The above two statements criticise freerunning as simply "showing off" without reason, philosophy or deeper undertaking in their(freerunning). The word "freerunning" was coined by Guillaume Pelletier originally to translate parkour to English in d Jump London documentary (2003)however the term was created based on Sebastein Foucan's philososphy of creativity, self-expression and complete freedom of movement(hence the word "free" in "freerunning") in order to "follow your way" of movement which can incorporate any type or manner of movement technique(acrobatics, tricks, etc.) as well as from other disciplines("capoeira, breakdancing, parkour and anything else" as said by Sebastien Foucan and stipulated in d core values of freerunning)while in process of motion or movement aimed at self-development.
In a 2011 article and interview, Sebastien Foucan further elucidates more on his philosophy that has become known as freerunning:
|“||Free running's philosophy is that each person has their own instinctive approach to different challenges, and Foucan acknowledges the influence of martial arts, as well as parallels with eastern philosophy. He says: "There is a link between everything, like in [the teachings of] martial arts, it's about energy and how we are all connected. Everything we do affects other people negatively or positively. I say, 'your life is a road, your feelings a guide, your body a vehicle'." He adds: "Other people's journeys can influence my own journey – this is my teaching."||”|
|“||Foucan believes any form of self-expression is important and key to finding balance in life. "Free running is not exclusive, everybody should have something to do that takes them out of their mind, out of the fixed path and social systems," he says. Basically, getting away from the routine of daily life. The ethos also invites play, experimentation and creativity and, in his words, "expressing yourself beautifully in your environment".||”|
Originally, it was called Art du déplacement. Then because of different point of views David Belle called it parkour(in favor of speed and efficiency of movement) and Sebastien freerunning(in favor of innovation, creativity and self-expression of movement). Today, the difference between art du déplacement, parkour and freerunning — if there ever been one — is very vague. When questions are raised between the differences of parkour and freerunning, the Yamakasi group deny the differences and say: "parkour, l'art du deplacement, free running, the art of movement... they are all the same thing. They are all movement and they all came from the same place, the same nine guys originally. The only thing that differs is each individual's way of moving". In Jump London Sebastien Foucan use the term parkour frequently. According to the Yamakasi and Parkour Generations its the philosophy, ethos and principles that of the discipline that is important and not the names.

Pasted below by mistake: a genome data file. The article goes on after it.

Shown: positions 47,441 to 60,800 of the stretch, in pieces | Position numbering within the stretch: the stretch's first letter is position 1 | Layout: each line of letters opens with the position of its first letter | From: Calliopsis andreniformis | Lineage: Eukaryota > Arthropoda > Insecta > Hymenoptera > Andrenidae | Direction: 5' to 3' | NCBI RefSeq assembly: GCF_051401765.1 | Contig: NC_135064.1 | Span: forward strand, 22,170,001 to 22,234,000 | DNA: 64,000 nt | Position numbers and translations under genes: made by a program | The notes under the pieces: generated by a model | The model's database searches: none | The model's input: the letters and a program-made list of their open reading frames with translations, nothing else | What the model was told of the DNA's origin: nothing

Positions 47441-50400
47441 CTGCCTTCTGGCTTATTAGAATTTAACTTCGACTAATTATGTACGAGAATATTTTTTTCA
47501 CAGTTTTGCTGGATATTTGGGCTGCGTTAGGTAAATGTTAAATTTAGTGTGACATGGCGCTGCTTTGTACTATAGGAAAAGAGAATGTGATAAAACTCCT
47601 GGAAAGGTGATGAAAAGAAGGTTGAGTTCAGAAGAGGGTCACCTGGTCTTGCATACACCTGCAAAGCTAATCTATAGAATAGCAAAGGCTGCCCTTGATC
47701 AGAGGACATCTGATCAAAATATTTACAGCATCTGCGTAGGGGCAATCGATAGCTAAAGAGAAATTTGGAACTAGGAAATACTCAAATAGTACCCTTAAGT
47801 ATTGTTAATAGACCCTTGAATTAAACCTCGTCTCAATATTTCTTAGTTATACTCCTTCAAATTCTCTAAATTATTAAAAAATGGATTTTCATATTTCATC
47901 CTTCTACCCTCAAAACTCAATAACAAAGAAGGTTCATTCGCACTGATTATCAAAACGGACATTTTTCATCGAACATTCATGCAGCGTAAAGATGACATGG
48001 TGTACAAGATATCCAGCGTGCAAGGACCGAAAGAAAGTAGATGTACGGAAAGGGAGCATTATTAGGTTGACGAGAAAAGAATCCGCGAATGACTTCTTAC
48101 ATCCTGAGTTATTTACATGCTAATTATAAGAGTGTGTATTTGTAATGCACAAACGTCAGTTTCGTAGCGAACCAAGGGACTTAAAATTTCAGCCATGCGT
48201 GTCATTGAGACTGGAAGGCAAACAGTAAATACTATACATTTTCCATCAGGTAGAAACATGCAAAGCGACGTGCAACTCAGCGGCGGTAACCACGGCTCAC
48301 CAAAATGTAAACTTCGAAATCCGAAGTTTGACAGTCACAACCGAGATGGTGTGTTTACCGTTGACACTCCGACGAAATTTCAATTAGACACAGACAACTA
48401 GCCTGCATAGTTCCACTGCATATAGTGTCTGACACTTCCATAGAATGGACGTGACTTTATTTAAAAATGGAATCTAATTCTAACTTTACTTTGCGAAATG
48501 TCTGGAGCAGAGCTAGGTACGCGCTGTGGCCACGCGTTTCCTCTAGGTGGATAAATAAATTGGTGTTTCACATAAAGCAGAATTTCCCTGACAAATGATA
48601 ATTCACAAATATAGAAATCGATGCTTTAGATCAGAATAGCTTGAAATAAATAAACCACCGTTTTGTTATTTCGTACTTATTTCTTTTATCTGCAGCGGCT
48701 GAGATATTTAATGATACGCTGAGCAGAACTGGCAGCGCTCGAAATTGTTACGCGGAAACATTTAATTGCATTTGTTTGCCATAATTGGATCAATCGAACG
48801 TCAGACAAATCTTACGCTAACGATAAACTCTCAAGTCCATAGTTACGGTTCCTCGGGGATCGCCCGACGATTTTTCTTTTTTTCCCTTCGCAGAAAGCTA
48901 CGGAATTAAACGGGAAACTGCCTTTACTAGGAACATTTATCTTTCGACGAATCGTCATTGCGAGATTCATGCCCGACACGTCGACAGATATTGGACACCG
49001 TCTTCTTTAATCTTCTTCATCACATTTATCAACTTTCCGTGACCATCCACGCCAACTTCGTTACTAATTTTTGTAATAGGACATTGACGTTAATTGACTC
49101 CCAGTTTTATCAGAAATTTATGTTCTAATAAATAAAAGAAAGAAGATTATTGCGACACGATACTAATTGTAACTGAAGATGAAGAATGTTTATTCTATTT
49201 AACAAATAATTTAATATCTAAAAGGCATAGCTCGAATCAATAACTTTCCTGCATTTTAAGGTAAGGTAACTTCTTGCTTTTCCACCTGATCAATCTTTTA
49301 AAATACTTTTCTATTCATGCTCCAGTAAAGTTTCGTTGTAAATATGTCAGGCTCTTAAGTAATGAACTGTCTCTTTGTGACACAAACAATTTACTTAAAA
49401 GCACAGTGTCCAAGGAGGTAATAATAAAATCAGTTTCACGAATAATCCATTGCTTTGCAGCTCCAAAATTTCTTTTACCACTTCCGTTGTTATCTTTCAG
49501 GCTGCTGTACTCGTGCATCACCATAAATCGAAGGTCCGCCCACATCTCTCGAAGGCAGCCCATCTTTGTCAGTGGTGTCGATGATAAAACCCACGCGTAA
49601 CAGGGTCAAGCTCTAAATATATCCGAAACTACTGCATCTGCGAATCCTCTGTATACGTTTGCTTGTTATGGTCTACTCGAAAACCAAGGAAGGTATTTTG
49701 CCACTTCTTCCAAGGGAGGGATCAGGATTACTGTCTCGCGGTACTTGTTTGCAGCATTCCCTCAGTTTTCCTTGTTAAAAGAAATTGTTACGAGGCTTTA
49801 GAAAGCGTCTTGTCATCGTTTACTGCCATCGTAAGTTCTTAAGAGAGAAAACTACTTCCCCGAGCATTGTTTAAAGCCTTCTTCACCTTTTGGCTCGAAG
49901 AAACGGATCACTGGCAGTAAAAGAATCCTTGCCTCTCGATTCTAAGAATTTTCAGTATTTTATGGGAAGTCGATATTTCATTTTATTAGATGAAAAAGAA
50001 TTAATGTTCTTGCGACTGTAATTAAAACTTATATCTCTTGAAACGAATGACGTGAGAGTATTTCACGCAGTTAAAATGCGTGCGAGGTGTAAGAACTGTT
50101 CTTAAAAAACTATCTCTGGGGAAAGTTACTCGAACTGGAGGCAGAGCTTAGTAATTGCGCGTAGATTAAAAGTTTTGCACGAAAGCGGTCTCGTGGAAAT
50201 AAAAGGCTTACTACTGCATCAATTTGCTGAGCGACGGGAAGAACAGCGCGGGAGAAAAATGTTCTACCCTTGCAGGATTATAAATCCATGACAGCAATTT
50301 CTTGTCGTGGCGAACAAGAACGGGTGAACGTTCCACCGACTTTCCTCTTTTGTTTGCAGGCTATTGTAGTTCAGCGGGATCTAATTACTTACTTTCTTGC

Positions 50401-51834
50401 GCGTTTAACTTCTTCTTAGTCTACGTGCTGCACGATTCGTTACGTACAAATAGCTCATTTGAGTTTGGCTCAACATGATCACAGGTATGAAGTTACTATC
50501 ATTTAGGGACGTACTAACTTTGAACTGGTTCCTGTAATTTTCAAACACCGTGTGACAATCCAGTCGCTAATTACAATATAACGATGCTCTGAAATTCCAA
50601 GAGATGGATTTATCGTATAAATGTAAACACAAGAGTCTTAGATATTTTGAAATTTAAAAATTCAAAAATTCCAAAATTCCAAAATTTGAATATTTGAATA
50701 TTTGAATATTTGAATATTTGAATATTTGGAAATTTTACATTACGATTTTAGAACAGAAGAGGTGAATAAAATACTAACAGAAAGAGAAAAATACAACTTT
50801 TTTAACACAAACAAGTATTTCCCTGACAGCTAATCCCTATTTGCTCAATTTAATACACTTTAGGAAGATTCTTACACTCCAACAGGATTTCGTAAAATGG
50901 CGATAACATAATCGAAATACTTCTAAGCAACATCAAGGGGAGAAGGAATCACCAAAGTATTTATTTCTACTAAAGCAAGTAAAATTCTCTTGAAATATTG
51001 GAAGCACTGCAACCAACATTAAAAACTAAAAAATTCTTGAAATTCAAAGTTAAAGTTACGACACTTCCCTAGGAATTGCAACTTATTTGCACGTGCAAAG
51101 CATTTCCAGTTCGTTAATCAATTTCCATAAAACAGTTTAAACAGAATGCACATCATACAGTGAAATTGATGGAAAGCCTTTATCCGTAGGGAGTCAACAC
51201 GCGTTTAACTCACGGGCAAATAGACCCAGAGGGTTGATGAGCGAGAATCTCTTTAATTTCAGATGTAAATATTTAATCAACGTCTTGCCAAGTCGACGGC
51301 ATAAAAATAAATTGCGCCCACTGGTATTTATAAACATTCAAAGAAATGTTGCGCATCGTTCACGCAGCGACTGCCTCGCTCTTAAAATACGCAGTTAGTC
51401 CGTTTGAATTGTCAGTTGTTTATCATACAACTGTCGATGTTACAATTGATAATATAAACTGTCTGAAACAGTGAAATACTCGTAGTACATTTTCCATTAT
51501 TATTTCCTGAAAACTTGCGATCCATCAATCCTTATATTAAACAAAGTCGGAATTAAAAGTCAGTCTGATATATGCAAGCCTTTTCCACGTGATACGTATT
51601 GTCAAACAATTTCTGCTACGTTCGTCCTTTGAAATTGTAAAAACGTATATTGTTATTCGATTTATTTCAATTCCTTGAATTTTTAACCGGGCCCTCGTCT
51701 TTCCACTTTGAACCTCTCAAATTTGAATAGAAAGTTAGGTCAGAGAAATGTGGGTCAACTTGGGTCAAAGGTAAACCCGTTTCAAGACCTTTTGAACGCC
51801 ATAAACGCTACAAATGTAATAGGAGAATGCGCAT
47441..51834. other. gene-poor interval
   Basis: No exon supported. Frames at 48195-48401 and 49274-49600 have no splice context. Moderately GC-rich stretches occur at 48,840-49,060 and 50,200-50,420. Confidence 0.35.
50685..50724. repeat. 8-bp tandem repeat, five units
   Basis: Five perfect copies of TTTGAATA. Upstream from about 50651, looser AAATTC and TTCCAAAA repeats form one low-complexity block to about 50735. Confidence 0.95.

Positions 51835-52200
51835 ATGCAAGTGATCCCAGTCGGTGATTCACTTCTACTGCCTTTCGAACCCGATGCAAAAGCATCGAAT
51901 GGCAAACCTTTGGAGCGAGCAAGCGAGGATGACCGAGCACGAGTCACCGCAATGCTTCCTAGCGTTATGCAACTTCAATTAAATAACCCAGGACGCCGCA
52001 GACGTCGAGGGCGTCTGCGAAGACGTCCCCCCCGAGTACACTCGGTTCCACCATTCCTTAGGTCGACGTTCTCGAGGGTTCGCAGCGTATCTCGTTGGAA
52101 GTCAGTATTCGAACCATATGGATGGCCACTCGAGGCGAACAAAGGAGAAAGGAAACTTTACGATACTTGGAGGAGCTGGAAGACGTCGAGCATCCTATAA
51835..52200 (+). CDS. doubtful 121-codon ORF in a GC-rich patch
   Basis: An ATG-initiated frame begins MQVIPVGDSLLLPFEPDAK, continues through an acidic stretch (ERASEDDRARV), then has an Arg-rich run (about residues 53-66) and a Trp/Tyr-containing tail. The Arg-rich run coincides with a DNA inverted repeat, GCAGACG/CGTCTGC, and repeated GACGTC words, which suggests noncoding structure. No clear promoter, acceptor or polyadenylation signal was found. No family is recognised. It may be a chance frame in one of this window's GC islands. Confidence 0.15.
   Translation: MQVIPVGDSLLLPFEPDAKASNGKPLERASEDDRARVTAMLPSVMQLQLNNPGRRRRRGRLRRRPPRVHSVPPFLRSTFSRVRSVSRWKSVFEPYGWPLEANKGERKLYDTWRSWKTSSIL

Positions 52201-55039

However David Belle and Sebastien Foucan still maintain that Free running and parkour are different in spite of some similarities simply because parkour may be more of a discipline than an art due to its "escapist" methodology(strictly speed and efficient movement) whereas freerunning has a "follow your way" methodology(creativity, imagination and complete freedom to incorporate any movement even from other disciplines such as ballet, break-dancing, martial arts, etc.).
- [www.imdb.com/title/tt0381061/ IMDb, Casino Royale (2006)]
- "Curtis - Sébastien's stunt double". www.theurbanheroes.com. 2006-11-29. Retrieved 2007-05-14. "Curtis was hired to be a stunt double in the recent James Bond Film ‘Casino Royale’. He was on location in the Bahamas for 13 weeks working closely with Gary Powell the stunt coordinator to help plan and execute the opening chase scene."
- Edwardes, Dan (2007). "Rendezvous II". Retrieved 2008-08-07.
- Official website
- Sébastien Foucan at the Internet Movie Database
- Sébastien Foucan in British Documentary "Jump Britain" at Google Video